Be Charlotte's Charlotte Brimner talks exploring HK, pre-stage nerves, and simply being herself

She was tweeted about by One Direction’s Louis Tomlinson, and just finished touring in Southeast Asia – but what makes Be Charlotte tick?

Lauren James |

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Charlotte explored Hong Kong in between gigs.

The best way to tackle your fears is often by facing them, which is precisely how British singer-songwriter Charlotte Brimner, aka Be Charlotte, deals with her pre-stage nerves. The hotly-tipped 19-year-old performer tells Young Post she used to hate the wait before her live show, but that she’s overcome her stagefright by playing as many gigs as possible.

“I had to push through it, and it gets a bit easier each time. I feel I’m able to be a bit freer onstage at every gig,” she says.

Speaking over the phone from Glasgow, in her native Scotland, Charlotte had just returned from a Southeast Asian tour that ran October to November. After playing in Thailand, Vietnam and Taiwan, Be Charlotte performed a free show at Hong Kong’s famed music venue The Wanch. Before heading off to Singapore, Charlotte and her bandmate James Smith had a few days to explore the city, so they visited the Big Buddha, the Peak and went to a poetry event.

“The tour was really, really good fun,” she says. “We didn’t know what to expect from any of the gigs, so it was really cool to see how different each of the places were, and chat to people afterwards to find out how they ended up at the gig.”

In only a couple of years, Charlotte has gone from playing open mic nights in Scotland to becoming an award-winning international performer. It turns out the secret is that tried-and-tested formula, hard graft: playing a lot of gigs, meeting people, writing as much as possible, and completely dedicating herself to her music career. It also didn’t hurt when 1D’s Louis Tomlinson tweeted her live performance at a Scottish music festival in July.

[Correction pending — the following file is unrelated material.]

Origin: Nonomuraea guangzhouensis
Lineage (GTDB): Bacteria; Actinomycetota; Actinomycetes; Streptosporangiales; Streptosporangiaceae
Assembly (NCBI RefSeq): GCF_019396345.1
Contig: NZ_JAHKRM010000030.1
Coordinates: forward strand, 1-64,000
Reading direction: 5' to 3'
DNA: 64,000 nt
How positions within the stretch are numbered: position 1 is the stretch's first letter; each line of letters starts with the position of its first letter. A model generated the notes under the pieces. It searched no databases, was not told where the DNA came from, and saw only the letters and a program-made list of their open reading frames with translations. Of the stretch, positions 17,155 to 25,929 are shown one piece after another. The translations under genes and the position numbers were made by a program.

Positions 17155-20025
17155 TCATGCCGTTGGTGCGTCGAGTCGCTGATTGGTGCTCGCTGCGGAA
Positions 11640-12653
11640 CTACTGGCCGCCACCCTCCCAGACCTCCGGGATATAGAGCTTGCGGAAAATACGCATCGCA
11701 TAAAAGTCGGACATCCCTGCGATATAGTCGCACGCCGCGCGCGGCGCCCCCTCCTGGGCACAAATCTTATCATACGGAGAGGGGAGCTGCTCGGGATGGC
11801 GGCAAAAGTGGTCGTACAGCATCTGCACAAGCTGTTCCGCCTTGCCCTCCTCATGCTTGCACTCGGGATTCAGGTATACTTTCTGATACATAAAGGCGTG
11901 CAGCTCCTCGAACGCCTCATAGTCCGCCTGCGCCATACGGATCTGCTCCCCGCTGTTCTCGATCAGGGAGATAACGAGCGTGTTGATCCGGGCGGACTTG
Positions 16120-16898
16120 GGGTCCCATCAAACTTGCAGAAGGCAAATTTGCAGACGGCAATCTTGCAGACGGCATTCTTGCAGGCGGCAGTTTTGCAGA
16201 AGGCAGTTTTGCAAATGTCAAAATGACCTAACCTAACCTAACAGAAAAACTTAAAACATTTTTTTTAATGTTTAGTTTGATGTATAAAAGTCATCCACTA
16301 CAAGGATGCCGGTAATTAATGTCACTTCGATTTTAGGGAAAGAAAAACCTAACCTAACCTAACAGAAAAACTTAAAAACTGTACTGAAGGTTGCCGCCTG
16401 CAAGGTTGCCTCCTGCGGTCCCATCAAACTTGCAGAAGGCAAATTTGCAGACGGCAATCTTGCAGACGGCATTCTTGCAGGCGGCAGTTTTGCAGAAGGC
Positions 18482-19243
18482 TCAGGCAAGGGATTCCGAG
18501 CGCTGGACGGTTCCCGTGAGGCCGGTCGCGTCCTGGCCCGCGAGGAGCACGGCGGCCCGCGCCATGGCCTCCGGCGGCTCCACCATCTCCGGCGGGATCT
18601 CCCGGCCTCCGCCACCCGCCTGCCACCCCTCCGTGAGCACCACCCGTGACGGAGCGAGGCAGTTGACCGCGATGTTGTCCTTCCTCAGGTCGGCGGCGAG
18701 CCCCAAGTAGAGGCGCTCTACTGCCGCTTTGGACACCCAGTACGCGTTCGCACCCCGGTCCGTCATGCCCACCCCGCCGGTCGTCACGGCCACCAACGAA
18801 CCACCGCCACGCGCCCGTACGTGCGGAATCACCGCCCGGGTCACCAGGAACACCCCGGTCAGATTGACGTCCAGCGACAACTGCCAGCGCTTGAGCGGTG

Charlotte’s Scottish accent is very important to her, which is why she sings in it.
Photo: Alasdair MacLeod

2016 has been year in which her career has made natural progression, says Charlotte, for whom songwriting is a useful way to express things that she’d find hard to say in person. Although she draws from her own specific experiences, she writes lyrics in an abstract, open way that makes her songs widely relatable.

“I like that people can take their own interpretation of it, and have their own ideas,” she says.

With a sound loosely described as spoken word pop, Be Charlotte incorporates elastic singing, beatboxing and rapping over drummer David Calder’s sparse beats, and keyboard player/bassist Smith’s melodies. Charlotte learned to play guitar aged 14, and began writing her own songs. It wasn’t long before she began playing around with production techniques and exploring different ways to use her voice.

Her sound is inspired by Milky Chance, Lianne La Havas and Kendrick Lamar, but what sets Charlotte’s music apart is her clear Scottish identity. She explains that singing in her natural accent was a conscious decision that she wants others to take notice of.

“I find it quite frustrating when someone’s singing in an American accent and they’re from Scotland,” she says. “I understand why some struggle with it, but it’s important to find your own voice and be confident enough to use it. It’s taken me a while to be confident enough to do the speaking and rap parts. It’s unusual to hear Scottish accents in mainstream music. I’ve been focused on trying to make that happen, and to make other people in Scotland feel that it’s not as big a deal to be able to speak in your own voice.”

The momentum of a busy and successful year is set to continue into 2017. In late November, it was announced that they won the Scottish Music Awards Big Apple prize, which funds bands to take their music to the US. The band hopes to use the cash in March, when they head to Texas to perform at the South by Southwest festival. After that, there might be an album in the works – but only if it feels right.

Charlotte says, “At the moment we’re just releasing singles. An album needs to feel totally right and not something I’d regret in future. We’ll probably wait, but I am thinking about that side of things.”

Edited by Ginny Wong